Bottom line, if your site is hosted by a web hosting provider, the provider should be obtaining, installing, renewing, etc. the certificate for you. If yours won’t do that (and I don’t think godaddy will–indeed, as I understand it, they go out of their way to make it hard (if not impossible) for you), there are hundreds of others who will, and you should seriously consider voting with your wallet and moving to one of them.

Now, if you’re actually running your own server, then all that stuff is your responsibility. The concepts aren’t especially difficult, and Let’s Encrypt does aim to make the task easier, but there’s a certain degree of knowledge you should have if you’re running your own server on the Internet.

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Yeah I figured it was Godaddy’s fault. But as far as voting with my wallet, I’m stuck on a lot of counts. To move would be to move more than just 1 website and domain, and where I’ve looked into transferring didn’t understand that either. Add to that the cost of moving. The other half just lost another job offer today - there’s nothing in the coffers to vote WITH.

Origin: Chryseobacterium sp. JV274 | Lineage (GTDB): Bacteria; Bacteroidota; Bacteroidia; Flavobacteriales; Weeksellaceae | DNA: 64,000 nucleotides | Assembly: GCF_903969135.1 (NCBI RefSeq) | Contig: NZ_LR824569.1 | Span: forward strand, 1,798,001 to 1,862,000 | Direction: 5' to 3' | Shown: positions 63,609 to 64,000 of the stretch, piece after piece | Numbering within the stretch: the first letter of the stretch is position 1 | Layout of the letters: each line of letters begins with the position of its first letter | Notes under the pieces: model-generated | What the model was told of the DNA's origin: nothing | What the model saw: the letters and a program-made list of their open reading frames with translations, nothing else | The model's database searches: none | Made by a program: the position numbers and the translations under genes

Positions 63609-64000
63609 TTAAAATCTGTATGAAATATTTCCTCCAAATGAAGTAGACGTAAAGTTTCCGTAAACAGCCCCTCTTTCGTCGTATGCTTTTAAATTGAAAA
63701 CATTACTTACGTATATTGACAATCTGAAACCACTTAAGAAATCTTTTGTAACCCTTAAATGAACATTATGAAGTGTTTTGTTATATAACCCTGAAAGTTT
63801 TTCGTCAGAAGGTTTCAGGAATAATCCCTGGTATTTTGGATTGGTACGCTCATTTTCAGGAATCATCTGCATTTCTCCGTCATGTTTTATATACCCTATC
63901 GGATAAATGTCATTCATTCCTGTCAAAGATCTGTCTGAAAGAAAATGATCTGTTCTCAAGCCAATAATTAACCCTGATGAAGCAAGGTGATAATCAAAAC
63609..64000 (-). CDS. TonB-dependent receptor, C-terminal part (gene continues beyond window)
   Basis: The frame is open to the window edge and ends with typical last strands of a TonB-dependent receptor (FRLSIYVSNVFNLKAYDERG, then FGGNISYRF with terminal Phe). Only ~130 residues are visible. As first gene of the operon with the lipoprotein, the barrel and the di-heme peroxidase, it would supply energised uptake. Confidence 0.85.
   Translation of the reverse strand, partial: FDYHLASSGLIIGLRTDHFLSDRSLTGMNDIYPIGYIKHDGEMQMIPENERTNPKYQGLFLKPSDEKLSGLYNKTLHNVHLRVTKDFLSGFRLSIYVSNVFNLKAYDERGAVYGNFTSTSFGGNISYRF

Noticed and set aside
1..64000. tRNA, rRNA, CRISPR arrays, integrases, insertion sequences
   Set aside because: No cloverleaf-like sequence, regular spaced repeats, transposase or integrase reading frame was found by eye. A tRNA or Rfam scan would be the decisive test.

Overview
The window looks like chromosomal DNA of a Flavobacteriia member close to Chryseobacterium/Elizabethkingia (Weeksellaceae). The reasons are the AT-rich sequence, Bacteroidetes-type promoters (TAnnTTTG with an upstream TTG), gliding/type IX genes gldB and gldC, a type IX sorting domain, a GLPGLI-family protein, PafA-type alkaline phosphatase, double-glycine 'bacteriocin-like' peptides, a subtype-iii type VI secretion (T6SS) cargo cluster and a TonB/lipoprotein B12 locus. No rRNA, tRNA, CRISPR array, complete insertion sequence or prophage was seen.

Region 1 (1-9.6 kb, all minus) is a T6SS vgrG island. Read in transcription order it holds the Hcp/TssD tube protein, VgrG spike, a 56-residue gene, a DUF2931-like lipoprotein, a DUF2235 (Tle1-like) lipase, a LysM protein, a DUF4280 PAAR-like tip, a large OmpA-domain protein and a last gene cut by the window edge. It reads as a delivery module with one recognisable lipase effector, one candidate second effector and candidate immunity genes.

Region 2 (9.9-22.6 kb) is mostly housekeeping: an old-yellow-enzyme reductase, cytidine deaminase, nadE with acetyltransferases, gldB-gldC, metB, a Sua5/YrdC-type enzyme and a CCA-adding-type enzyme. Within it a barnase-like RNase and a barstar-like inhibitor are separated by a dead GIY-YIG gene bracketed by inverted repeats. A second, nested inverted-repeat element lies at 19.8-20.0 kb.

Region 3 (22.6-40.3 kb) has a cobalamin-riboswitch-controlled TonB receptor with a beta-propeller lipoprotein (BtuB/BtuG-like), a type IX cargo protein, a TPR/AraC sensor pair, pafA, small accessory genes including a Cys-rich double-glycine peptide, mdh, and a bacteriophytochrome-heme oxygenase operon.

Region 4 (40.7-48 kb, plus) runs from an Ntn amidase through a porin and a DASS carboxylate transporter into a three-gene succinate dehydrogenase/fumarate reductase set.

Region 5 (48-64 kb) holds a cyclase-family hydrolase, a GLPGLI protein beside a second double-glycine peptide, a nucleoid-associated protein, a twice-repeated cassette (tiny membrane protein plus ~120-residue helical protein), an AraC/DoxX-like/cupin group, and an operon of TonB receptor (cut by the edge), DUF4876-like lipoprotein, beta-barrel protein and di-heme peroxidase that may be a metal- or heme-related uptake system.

Whch is another problem. Godaddy wants at least $100 a year. SO many places have these overpriced certificates as if everyone just has money swimming around, you know, simply because they’re on the 'net. I thought Letsencrypt was a solution - but I guess that’s only if you can code. Which I cannot. And if I could code I’d probably do one of the options I found where you can make your own certificate from scratch. =^-^=

The most I’ve been able to do is move my publisher store to a new home, which also doesn’t have an SSL certificate. And again. I don’t understand any of this and have given up trying.

If you use an uncooperative web host, much of the certificate-related advice that you find online may not apply to your situation or may apply only with difficulty. We’re in the midst of making some changes to the Certbot web site that should make this clearer up front.